A diet rich in fruits, vegetables and whole grains, as well as low in sugar, sodium and processed meat, could contribute to promoting healthy cell aging in women, according to a new study published in the American Journal of Epidemiology  "The key The key to success is that a healthy diet can help us maintain healthy cells and prevent certain chronic diseases, "said lead author Cindy Leung, Assistant Professor of Nutrition Science at the University of Michigan's School of Public Health. "The focus should be on improving the overall quality of your diet, rather than highlighting individual foods or nutrients."
In the study, researchers used telomere length to measure cell aging.
Telomeres are DNA-protein structures on the ends of chromosomes that promote stability and protect DNA. Age is the strongest predictor of telomere length ̵
However, recent studies have shown that telomeres can also be shortened due to behavioral, environmental and psychological factors. Shorter telomeres have been associated with increased risk of heart disease, type 2 diabetes, and some cancers.
Leung and his colleagues studied the diet of a nationwide representative sample of nearly 5,000 healthy adults and assessed how well they could score on four evidence-based diet quality indicators, including the Mediterranean diet, the DASH diet and two commonly used measures for the quality of the diet Nutrition developed by the US Department of Agriculture and Harvard TH (19659002) In women, the higher values for each of the indices were significantly associated with a longer telomere length.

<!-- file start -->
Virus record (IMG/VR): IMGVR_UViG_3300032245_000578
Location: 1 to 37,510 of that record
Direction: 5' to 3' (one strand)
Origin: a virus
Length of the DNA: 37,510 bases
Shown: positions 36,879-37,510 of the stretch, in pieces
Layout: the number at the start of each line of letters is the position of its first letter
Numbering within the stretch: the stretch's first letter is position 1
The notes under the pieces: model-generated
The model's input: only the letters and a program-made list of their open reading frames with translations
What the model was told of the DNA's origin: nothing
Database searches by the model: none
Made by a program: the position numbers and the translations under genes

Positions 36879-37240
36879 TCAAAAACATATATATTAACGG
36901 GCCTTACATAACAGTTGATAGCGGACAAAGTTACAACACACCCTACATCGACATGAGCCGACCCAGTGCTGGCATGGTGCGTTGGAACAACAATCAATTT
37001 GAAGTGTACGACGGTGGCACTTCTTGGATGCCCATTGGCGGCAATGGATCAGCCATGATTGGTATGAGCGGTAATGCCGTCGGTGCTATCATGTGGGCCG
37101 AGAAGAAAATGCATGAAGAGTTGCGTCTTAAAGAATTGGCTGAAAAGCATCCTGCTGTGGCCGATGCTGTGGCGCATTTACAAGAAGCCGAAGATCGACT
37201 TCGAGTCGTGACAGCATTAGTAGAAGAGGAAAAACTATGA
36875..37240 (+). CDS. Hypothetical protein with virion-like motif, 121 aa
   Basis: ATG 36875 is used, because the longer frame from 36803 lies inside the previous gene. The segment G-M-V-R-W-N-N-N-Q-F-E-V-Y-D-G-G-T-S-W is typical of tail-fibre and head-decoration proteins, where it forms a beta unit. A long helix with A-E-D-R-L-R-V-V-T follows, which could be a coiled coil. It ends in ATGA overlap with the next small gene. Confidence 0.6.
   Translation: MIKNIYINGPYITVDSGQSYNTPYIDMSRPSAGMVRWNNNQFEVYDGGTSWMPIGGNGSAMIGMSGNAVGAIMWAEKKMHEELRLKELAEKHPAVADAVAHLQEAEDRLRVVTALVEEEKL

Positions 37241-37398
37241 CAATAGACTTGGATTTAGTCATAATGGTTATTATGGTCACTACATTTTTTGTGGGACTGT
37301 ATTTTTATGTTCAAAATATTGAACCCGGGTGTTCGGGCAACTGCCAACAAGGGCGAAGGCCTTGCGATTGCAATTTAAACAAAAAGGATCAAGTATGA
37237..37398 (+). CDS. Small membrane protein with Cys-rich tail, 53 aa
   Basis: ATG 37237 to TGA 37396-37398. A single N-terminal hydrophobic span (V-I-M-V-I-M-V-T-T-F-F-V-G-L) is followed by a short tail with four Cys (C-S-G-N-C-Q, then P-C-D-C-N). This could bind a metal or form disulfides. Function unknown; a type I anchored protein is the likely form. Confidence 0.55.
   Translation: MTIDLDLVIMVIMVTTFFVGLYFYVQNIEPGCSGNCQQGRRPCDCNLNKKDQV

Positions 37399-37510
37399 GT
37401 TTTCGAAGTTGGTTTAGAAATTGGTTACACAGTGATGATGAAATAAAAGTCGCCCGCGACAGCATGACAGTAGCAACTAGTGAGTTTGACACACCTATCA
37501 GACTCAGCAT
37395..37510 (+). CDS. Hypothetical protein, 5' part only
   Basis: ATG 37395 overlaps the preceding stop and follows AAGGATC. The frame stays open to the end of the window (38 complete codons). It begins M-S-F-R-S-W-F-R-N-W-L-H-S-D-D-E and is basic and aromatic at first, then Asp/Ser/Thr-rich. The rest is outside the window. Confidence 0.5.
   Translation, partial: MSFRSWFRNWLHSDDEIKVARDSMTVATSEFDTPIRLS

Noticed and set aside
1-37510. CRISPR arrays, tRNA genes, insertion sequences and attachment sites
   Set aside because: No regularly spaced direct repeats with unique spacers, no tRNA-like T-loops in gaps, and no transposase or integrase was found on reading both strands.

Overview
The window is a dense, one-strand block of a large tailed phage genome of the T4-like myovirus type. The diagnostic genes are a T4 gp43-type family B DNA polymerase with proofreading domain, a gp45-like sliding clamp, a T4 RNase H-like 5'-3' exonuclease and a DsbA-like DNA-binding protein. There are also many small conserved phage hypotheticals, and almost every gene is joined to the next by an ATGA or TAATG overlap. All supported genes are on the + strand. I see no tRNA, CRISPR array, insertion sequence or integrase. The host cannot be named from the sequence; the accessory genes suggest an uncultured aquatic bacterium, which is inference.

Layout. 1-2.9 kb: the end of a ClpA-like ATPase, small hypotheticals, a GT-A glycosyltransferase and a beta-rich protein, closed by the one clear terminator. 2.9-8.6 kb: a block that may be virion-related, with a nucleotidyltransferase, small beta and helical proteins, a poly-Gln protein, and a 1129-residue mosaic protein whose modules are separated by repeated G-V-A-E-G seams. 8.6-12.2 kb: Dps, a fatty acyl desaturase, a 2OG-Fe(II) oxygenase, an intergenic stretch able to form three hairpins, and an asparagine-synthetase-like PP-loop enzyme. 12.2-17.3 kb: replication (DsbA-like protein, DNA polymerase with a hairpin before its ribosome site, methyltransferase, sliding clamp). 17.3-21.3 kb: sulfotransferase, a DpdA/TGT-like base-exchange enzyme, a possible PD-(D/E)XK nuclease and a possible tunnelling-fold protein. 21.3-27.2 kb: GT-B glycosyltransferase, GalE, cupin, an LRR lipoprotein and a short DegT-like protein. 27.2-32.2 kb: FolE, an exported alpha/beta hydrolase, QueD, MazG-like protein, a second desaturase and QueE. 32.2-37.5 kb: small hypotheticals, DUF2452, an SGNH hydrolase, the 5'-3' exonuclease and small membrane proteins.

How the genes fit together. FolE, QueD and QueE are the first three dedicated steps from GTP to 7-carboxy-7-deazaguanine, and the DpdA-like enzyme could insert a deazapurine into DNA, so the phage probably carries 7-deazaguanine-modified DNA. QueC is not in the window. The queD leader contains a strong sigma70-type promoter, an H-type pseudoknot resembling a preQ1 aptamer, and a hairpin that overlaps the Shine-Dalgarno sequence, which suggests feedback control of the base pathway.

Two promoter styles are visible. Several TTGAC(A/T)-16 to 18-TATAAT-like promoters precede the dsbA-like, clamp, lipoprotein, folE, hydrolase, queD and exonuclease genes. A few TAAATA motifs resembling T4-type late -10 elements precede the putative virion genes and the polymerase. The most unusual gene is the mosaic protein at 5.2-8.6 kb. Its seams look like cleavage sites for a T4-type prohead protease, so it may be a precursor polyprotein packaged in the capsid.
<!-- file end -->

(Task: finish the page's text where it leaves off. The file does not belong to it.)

"We were surprised that the results were consistent regardless of the diet quality index we used," Leung said. "All four diets emphasize the consumption of a lot of fruits, vegetables, whole grains and vegetable protein, and limiting the consumption of sugar, sodium and red, as well as processed meat." Overall, the results suggest that compliance with these guidelines is Longer telomere associated length and reduces the risk of a serious chronic illness. "
Co-author Elissa Epel, a professor of psychiatry at the University of California, San Francisco, said:" The commonality of all healthy dietary patterns is that they are antioxidant and anti-anti-inflammatory diets. They create a biochemical environment that is favorable for telomeres. "
In men, the findings were in the same direction, but not statistically significant.
" We have seen some gender differences in previous studies on diet and telomere, "Leung said." In our study and in previous studies Men tend to have lower levels of nutritional quality than women. Men also had higher intake of sugary drinks and processed meats, both of which were associated with shorter telomeres in previous studies.
"It is possible that not all foods affect telomere length evenly and you need higher levels of protective food Negate the harmful effects of others, but further research is needed to further explore this."
Source: www. sciencedaily.com